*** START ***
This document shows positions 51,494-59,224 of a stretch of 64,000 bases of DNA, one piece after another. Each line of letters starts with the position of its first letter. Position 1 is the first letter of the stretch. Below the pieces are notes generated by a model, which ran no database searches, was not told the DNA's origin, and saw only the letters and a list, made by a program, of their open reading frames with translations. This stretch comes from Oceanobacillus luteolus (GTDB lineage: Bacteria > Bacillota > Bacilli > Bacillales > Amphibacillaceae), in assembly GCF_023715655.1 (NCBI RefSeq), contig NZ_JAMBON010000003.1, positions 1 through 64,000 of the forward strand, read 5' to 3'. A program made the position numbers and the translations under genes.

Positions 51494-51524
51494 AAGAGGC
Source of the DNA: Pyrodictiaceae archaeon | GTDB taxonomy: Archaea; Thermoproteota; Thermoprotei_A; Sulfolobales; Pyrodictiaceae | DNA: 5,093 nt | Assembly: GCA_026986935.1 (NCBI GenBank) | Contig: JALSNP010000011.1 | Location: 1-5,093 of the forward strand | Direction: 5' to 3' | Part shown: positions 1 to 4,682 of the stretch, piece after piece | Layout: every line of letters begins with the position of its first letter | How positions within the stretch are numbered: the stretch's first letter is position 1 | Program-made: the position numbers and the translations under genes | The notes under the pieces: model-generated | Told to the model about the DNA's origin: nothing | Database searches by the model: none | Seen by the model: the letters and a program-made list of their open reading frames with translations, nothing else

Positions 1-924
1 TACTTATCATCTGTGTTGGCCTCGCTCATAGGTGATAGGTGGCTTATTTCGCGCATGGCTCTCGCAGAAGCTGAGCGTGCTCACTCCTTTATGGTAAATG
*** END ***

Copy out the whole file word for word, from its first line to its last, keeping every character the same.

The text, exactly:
This document shows positions 51,494-59,224 of a stretch of 64,000 bases of DNA, one piece after another. Each line of letters starts with the position of its first letter. Position 1 is the first letter of the stretch. Below the pieces are notes generated by a model, which ran no database searches, was not told the DNA's origin, and saw only the letters and a list, made by a program, of their open reading frames with translations. This stretch comes from Oceanobacillus luteolus (GTDB lineage: Bacteria > Bacillota > Bacilli > Bacillales > Amphibacillaceae), in assembly GCF_023715655.1 (NCBI RefSeq), contig NZ_JAMBON010000003.1, positions 1 through 64,000 of the forward strand, read 5' to 3'. A program made the position numbers and the translations under genes.

Positions 51494-51524
51494 AAGAGGC
Source of the DNA: Pyrodictiaceae archaeon | GTDB taxonomy: Archaea; Thermoproteota; Thermoprotei_A; Sulfolobales; Pyrodictiaceae | DNA: 5,093 nt | Assembly: GCA_026986935.1 (NCBI GenBank) | Contig: JALSNP010000011.1 | Location: 1-5,093 of the forward strand | Direction: 5' to 3' | Part shown: positions 1 to 4,682 of the stretch, piece after piece | Layout: every line of letters begins with the position of its first letter | How positions within the stretch are numbered: the stretch's first letter is position 1 | Program-made: the position numbers and the translations under genes | The notes under the pieces: model-generated | Told to the model about the DNA's origin: nothing | Database searches by the model: none | Seen by the model: the letters and a program-made list of their open reading frames with translations, nothing else

Positions 1-924
1 TACTTATCATCTGTGTTGGCCTCGCTCATAGGTGATAGGTGGCTTATTTCGCGCATGGCTCTCGCAGAAGCTGAGCGTGCTCACTCCTTTATGGTAAATG